Photo of a pink journal, plant, and glasses sitting on a wooden tabletop
Habit Formation

How to Start Journaling

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There are two types of women: Those who want to start journaling and those who have been journaling their whole lives. Just kidding. I’m sure there are plenty of women who don’t care at all about journaling.

But since you’re here, I will assume that you fall into one of the aforementioned groups.

I don’t remember when I started journaling. There is a giant Rubbermaid storage tub in my bedroom closet containing multiple journals that date back to middle school. Maybe earlier.

I journaled consistently through high school–mostly about boys I liked and the injustice of having ultra-strict parents. There have been long periods where I did not journal at all and had to figure out how to start the habit again.

Whether you are a non-journaler who wants to give it a go or you’re trying to build the habit after a long time apart from pen and paper, I’ll teach you how to start journaling.

Why Should You Start Journaling?

“Journaling organizes your thoughts; allows you to see things in a concrete way that otherwise you might not see.”

— Kay WalkingStick

My number one reason for journaling is clarity. I don’t know what I think until I write it all down and can organize my thoughts to come to a conclusion.

Six months ago, deciding where to move, we drove a few hours to see a house on the border of Virginia and Tennessee. (Yes, those two states touch. I had to look at a map to confirm it.)

The house was the right price and rather tempting. But there were a lot of other factors to consider. My brain was a jumbled, stressed-out mess as I tried to decide what to do.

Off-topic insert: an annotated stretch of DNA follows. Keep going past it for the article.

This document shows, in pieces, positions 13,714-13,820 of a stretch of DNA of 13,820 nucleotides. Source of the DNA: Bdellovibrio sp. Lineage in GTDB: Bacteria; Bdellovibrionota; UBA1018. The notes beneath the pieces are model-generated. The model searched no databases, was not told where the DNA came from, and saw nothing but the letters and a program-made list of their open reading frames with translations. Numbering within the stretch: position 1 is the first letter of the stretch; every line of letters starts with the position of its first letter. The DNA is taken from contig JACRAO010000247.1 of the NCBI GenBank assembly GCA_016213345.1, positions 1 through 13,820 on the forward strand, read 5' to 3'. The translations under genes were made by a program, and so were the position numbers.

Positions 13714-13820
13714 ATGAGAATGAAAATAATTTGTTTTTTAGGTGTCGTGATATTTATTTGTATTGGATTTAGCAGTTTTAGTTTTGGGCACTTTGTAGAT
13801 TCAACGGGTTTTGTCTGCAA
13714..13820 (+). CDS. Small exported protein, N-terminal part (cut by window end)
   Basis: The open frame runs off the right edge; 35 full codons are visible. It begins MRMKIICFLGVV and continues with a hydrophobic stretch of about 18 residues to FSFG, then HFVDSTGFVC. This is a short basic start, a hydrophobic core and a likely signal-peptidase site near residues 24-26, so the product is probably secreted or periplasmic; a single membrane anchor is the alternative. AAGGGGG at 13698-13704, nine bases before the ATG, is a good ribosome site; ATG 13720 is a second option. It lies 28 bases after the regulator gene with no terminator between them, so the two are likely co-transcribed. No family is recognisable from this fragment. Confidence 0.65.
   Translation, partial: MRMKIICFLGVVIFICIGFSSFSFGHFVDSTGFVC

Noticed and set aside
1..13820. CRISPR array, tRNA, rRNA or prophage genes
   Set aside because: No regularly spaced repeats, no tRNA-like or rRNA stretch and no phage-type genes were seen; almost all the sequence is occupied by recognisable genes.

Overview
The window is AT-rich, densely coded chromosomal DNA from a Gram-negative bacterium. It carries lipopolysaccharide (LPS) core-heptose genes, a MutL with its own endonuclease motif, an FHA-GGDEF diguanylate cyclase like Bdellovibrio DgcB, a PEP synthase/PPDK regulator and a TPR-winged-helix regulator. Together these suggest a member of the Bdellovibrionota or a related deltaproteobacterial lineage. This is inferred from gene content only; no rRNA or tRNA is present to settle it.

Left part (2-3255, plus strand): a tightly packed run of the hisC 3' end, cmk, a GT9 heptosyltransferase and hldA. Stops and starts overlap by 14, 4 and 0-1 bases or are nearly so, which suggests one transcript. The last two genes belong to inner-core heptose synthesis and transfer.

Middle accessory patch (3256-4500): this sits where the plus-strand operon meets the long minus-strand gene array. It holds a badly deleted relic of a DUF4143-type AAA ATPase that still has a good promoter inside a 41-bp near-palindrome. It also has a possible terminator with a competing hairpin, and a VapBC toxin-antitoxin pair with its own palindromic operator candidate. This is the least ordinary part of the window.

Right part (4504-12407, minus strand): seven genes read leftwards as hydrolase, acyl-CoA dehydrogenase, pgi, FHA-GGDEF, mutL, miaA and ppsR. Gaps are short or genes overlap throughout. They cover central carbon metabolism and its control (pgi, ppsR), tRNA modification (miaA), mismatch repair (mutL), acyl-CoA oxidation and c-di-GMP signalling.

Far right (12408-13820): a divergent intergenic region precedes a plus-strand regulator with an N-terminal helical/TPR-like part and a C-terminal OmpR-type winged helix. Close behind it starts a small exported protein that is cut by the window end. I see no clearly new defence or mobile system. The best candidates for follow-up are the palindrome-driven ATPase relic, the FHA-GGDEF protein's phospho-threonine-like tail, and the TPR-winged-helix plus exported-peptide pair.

I took some time to journal about what I really wanted, plus the pros and cons of this particular house. In the back of my mind, I honestly assumed we would buy the house. After journaling, I could clearly see that it was not the right choice.

My other reason for journaling is to live more intentionally. I use a journaling method that allows me to examine my thoughts and choose to think thoughts that will serve me better. It’s life-changing.

You may also choose to start journaling to remember the events of your life. What feels so vivid as you’re living it can quickly fade from memory.

Remove Barriers to Start Journaling

To build a journaling habit, you’re going to need to let go of some perfectionist tendencies. If you think it should look or feel a certain way, you won’t stick with it long term.

Here are some ways to lower the bar / remove the barriers to entry:

  • Your journal can be typed or written in a cute notebook or both! (Mine is.)
  • While consistency is lovely, inconsistent journaling is better than no journaling.
  • It’s ok for your writing to be mundane and repetitive and redundant and repetitive.
  • Everything counts. One sentence. Five minutes. It counts.
  • There is no right or wrong way to journal.